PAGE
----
Bad argument of the day: potential registration should count as (R) because opposer is accused infringer

Herman Miller, Inc. v. Blumenthal Distributing, Inc., 2019
WL 1416472, No. LA CV17-04279 JAK (SPx) (C.D. Cal. Mar. 3, 2019)
Lots of stuff going on here. 
Herman Miller sued Blumenthal for infringing on the trade dress of one
of its office chairs, the Caper, with a “distinctive bowler-hat-like backrest.”  The court found a factual issue on
nonfunctionality, relying in part on the existence of design patents as
evidence of nonfunctionality even though that’s not right given the mismatch
between “functionality” for design patent and “functionality” for trademark
purposes.  The court found the other
evidence also admitted of different interpretations—the advertising touted
functional benefits, but a jury could find that the particular configuration of
the whole chair, especially the specific perforations in the backrest, was
distinctive and nonfunctional.

Caper chair

accused designs
Herman Miller whinily argued that it had applied to register
the trade dress, had the application published for opposition, and then had been opposed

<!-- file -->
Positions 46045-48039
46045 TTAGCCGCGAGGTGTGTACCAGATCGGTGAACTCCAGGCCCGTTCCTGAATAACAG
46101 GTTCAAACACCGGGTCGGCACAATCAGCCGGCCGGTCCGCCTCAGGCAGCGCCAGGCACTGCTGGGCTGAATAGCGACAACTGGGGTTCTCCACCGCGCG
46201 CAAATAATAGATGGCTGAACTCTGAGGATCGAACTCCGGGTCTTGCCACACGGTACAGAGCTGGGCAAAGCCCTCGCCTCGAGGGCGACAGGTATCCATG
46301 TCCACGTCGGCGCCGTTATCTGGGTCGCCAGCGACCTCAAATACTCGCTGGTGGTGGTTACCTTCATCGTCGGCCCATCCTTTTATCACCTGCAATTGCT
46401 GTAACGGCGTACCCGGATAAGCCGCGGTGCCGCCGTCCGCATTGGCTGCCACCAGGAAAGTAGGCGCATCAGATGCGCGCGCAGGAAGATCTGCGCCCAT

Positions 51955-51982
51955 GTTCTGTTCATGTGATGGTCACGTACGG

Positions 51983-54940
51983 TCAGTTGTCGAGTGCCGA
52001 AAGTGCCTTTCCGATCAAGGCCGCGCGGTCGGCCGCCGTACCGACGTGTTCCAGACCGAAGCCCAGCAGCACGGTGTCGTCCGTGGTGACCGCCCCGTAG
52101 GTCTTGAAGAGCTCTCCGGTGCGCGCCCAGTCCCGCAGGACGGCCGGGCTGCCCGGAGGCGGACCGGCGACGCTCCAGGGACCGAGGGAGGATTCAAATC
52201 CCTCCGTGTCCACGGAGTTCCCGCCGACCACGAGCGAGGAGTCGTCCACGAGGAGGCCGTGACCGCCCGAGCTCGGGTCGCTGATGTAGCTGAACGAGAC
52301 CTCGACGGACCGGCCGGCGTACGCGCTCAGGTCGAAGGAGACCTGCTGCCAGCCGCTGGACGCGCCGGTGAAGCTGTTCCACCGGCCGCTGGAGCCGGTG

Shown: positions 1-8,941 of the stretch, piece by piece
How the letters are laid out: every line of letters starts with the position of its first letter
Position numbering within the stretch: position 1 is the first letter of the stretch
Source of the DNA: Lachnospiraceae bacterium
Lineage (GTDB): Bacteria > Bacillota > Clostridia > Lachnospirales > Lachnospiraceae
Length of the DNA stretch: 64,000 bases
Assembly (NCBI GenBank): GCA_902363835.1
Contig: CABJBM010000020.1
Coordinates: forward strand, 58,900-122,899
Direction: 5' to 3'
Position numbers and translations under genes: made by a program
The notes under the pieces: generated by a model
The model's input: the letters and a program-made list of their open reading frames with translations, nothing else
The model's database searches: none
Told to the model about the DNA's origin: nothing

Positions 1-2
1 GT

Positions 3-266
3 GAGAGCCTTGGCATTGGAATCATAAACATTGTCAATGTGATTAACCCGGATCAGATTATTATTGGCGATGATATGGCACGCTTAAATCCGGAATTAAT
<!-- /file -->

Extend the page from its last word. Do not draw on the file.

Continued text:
by defendant.  If not for defendant’s
opposition, then the registration would have issued and Herman Miller would
have a presumption of validity/nonfunctionality in this infringement litigation.  So, Herman Miller reasoned, it should have a presumption of validity
and nonfunctionality.  This argument has
chutzpah, but little else to recommend it. 
As the court noted, the law requires the registration to issue before it
can provide favorable presumptions, and it provides for the mechanism of
opposition to prevent a registration from issuing.
The court also deemed it too late for Herman Miller to add,
after the close of discovery, unfair competition claims based on a defendant’s
alleged use of its reputation as a seller of “knock-off goods” to “position the
accused chairs as substitutes for real Caper chairs,” and that it “target[ed]”
and “interfere[d] with” Herman Miller dealers who were “contractually obligated
to not sell Caper knock-offs.” This was not a trade dress infringement theory
and it came too late.

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